For suppliers too, 'evidence' was seen to have a key role, but that different kinds of evidence were important (nodes c1-c4). They placed much emphasis on 'success stories' to promote telecare and persuade people that it is worth investing time and effort into making telecare 'work'. For all professional stakeholder groups, 'champions' were still seen as the key agents of persuasion in making the case for telecare. This perspective is summed up in the following quote from a Supplier:
"I think it's, this funding thing is a big problem. I think some creativity amongst groups of people who are enthusiastic about telecare is quashed, people are asked to do risk analysis, people are asked to do an analysis on what the benefits will be they're almost having to commit themselves to deriving a benefit for their particular department should they buy this stuff. If they don't buy this stuff then they're not putting themselves in a situation where they could be chastised for getting it wrong that's a problem so creativity is stifled, if you like, by people who want to live within their comfort zone. You also see evidence of people really getting excited about it on their own but know they'll have difficulty selling it to somebody else, know how much time it's going to take and draw back from their enthusiasm because it's too time consuming for them to actually take it forward."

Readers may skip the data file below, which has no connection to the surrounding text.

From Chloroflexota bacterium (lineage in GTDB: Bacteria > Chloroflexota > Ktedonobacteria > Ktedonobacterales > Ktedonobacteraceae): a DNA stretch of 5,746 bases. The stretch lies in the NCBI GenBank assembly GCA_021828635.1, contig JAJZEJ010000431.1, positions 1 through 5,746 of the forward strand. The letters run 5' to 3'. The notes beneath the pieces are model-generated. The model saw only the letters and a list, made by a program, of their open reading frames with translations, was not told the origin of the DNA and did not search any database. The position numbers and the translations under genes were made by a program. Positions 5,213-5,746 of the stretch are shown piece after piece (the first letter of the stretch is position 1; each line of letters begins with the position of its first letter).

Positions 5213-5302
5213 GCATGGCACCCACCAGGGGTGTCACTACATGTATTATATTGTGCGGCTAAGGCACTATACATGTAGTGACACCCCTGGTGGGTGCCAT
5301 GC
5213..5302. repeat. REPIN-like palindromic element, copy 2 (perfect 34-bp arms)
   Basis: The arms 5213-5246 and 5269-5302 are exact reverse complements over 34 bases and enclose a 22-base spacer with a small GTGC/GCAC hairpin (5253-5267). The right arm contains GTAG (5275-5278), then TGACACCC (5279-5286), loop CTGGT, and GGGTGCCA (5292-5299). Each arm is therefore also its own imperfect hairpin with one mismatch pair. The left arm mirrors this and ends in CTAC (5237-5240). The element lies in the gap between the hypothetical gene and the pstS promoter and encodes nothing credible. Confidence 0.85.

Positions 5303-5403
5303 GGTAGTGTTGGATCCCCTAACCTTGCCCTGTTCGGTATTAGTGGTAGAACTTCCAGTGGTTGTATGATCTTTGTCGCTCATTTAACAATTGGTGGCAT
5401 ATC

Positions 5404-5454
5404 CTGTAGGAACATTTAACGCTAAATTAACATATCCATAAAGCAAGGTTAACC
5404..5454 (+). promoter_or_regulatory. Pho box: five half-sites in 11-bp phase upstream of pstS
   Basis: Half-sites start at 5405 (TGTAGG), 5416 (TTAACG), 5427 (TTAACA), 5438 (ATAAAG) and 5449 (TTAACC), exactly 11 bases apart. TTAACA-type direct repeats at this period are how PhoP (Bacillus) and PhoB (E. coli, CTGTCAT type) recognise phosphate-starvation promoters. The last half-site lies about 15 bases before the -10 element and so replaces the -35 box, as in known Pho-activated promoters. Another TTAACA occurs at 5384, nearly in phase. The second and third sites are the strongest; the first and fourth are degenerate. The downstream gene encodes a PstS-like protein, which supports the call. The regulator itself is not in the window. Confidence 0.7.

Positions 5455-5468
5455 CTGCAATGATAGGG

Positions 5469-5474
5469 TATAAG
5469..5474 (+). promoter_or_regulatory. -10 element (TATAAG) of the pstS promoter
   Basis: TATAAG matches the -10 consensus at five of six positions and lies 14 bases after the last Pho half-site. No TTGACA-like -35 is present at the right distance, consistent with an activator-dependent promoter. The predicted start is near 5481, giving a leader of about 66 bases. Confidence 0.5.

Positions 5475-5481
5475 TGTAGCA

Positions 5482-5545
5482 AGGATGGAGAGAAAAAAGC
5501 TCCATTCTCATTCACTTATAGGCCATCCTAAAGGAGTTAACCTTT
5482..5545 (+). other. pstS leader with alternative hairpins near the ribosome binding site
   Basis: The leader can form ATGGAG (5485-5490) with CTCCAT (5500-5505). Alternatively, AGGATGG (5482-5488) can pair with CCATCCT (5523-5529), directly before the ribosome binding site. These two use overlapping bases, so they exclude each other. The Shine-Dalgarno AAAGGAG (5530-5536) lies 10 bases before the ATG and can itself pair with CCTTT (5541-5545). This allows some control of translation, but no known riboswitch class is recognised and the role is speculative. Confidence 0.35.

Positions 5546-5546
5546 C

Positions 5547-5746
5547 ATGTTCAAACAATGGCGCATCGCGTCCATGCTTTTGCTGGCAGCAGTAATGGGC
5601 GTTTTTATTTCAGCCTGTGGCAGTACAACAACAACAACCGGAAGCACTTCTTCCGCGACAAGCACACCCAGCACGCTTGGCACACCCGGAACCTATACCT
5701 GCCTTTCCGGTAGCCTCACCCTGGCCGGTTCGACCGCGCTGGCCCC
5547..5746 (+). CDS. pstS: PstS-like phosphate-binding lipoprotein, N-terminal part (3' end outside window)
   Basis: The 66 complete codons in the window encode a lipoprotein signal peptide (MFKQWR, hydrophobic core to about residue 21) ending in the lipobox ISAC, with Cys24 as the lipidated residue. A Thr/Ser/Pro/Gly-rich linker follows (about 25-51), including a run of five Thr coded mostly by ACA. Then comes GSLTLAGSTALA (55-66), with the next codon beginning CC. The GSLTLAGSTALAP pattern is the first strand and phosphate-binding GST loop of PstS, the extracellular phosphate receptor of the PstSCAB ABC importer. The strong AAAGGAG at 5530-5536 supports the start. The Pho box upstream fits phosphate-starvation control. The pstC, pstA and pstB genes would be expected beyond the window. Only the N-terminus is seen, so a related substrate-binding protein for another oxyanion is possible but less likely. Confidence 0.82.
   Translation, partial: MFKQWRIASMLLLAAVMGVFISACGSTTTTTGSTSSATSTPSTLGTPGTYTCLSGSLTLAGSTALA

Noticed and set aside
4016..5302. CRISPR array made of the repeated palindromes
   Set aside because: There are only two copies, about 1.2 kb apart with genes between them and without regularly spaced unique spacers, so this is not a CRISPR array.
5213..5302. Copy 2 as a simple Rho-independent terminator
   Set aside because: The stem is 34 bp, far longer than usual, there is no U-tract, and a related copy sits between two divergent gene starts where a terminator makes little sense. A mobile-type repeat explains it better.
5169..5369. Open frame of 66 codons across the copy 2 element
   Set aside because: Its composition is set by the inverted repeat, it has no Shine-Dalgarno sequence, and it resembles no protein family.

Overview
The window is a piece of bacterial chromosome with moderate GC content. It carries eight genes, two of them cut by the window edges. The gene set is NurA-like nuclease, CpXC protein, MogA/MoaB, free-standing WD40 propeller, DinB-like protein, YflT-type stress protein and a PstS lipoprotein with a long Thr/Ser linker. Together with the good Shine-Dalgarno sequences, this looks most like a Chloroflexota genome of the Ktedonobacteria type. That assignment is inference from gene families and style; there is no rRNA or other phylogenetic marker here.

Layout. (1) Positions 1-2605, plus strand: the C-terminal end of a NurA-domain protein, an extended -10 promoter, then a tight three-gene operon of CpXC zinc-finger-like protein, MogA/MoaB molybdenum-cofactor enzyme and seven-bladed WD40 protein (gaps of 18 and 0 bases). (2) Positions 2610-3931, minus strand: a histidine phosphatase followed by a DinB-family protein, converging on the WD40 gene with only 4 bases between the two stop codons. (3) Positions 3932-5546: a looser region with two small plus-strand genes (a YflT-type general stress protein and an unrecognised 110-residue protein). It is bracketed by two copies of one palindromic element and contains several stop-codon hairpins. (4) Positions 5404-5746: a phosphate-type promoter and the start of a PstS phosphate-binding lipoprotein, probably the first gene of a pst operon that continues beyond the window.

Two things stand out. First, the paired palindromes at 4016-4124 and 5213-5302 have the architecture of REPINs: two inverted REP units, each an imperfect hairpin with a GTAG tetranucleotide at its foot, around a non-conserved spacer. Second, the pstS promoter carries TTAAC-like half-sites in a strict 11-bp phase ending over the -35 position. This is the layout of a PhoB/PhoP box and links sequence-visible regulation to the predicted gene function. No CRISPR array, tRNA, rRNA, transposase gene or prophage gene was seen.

Suppliers and Social Care Professionals were less impressed with evidence derived from clinical trials - the large scale 'academic' studies that health professionals argued were necessary to demonstrate the safety and effectiveness of telecare services. Here, social care professionals and service suppliers sought mechanisms to systematically collect data about the performance of services in practice that would be meaningful in making the case for telecare within their organizations, rather than at a policy level. They aimed to enable robust claims about the comparative utility and cost effectiveness of telecare systems as mainstream, not experimental, services and enable managerial comparisons with other forms of service provision. Until that was possible, for many participants, the jury remained out on telecare.
Discussion and Conclusion